COMMENTARY | At the University of Oregon, Chip Kelly's policy on injuries to his football players was, essentially, don't ask, don't tell.
The message to reporters covering the Ducks was: don't bother asking.
The message to injured football players was: don't tell anyone anything about your ailment.
It was one of the many cloak-and-dagger-like games that Kelly played while coaching in Eugene, Ore., and fans seemed to be more or less on one of two sides with it: those who felt that with the money and time they spent on the program, they deserved at least some information, and those who felt like the coach could and should do anything he deemed necessary to help win ballgames.
The idea being, in this case, that the less information an opponent has beforehand on which players might be on the field, the harder it is for that opponent to prepare, and the easier for Kelly to slip in wrinkles they might not be ready for.
When you're winning, you get away with stuff like that without a lot of backlash from fans. But in an era of immediacy when it comes to news and information (about sports teams, in particular), many fans want -- expect, even -- to be kept in the loop.
Kelly isn't concerned with such things.
So it was no surprise to me when, last week, Kelly played coy with media members when asked about the absence of safety Kenny Phillips at practice. And it was also no surprise when fan responses seemed largely separated into two categories: those who really wanted the info, and those who were fine with the coach keeping quiet.
My advice to Philadelphia Eagles fans: if you're not already, figure out a way to be fine with the coach keeping quiet, because that's Kelly's approach. Where Andy Reid would start every press conference with a report on injuries, and was often seemingly honest and transparent about team issues, Kelly views such matters as in-house and keeps things close to the vest.
When asked about Phillips last week, Kelly replied:
"I don't ask questions. They just tell me who is going and who is not going."
If you believe the head coach doesn't know why a new player with a surgically repaired knee is missing practice, then I've got a deed to the Ben Franklin Bridge I'd like to sell you.
Unlike in college, Kelly will have to begin submitting injury reports to the league now that he's in the NFL -- but not in the spring. And as New England Patriots coach Bill Belichick has proven over the years, even those reports can be manipulated to an extent, and certain specifics can be easily withheld.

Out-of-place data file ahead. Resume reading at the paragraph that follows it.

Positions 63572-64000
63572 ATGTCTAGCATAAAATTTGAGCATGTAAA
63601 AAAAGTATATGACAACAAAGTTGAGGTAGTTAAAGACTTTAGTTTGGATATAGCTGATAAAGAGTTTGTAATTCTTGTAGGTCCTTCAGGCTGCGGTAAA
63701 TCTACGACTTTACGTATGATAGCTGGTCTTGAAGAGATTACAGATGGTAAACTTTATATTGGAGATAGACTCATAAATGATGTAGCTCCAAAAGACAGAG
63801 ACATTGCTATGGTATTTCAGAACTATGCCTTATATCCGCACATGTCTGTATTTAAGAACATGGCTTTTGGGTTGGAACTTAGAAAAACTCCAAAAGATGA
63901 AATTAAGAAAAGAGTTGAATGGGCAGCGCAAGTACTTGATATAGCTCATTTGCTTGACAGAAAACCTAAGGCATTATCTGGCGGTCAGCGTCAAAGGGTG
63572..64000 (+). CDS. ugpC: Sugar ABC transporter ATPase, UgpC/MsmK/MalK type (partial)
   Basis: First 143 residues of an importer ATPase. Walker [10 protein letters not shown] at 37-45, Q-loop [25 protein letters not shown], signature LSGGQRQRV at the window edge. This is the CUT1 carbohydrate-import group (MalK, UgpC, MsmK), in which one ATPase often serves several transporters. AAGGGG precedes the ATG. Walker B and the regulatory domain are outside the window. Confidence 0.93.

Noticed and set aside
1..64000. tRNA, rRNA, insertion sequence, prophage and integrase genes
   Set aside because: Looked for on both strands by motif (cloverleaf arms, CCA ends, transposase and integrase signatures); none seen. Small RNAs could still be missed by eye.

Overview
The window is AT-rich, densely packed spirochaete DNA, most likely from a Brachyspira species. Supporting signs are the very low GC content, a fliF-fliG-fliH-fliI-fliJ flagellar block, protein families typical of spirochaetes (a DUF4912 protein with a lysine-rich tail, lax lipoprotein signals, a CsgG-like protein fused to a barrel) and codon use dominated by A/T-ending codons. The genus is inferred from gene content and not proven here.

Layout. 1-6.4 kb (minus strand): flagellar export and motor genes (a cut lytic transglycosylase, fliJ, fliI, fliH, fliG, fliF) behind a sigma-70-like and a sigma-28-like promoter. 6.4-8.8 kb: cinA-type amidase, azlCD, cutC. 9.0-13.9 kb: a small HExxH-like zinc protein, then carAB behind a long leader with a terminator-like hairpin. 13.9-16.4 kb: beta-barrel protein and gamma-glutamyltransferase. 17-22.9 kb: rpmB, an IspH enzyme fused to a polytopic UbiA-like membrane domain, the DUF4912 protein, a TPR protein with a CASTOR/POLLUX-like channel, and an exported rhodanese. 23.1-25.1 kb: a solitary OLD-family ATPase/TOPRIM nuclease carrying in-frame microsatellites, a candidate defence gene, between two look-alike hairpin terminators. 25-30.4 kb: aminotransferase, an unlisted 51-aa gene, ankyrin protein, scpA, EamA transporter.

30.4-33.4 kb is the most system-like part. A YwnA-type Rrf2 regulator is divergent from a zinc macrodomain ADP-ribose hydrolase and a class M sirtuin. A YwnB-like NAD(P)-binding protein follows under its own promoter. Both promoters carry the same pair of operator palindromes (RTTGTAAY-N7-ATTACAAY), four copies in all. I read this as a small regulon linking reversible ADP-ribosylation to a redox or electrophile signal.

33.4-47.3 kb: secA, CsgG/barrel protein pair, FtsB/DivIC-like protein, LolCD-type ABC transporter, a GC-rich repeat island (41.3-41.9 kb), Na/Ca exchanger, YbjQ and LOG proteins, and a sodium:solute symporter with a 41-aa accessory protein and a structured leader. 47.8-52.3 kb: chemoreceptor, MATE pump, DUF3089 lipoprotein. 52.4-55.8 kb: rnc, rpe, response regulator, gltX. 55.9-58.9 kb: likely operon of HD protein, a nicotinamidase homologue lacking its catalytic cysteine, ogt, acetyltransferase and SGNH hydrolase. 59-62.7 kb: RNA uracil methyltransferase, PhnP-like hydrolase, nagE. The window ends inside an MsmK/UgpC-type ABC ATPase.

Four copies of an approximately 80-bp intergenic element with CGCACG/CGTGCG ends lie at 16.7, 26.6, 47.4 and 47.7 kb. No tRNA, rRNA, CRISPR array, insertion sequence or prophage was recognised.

Some fans care about this kind of thing, and some don't. It seems valid to wonder whether all the secrecy really accomplishes much beyond alienating those fans who would prefer to be in the loop. Despite all the winning, there was a faction of fans at Oregon -- many of them long-time season ticket holders and donors -- who didn't like the walls Kelly put up around a program that had once been an open and inviting part of the community. Withholding injury information was only a small part of it -- Kelly closed all practices to both fans and media, did away with meet-and-greet sessions with coaches after games, nixed a weekly appearance at a local bar for the coach's show and, in short, created a cold, almost clinical vibe around Oregon football that rubbed many fans the wrong way.
Then again, when you go 46-7 over four seasons, even the most entitled fans have a way of coming around to the coach's views on keeping things strictly business.
It would be a bit of a shock if the Eagles found that kind of success right off the bat under Kelly; the team is in transition and still has some rebuilding to do. Kelly might let us know how that rebuilding project is going, in his eyes, and he might not.
Like many things with the Eagles under Kelly, we might just have to wait until game day and see for ourselves.
Adam Sparks has followed the Philadelphia Eagles since the 1980s, and has written about the team as a freelancer since 2010.
- Sports & Recreation
- American Football
- Chip Kelly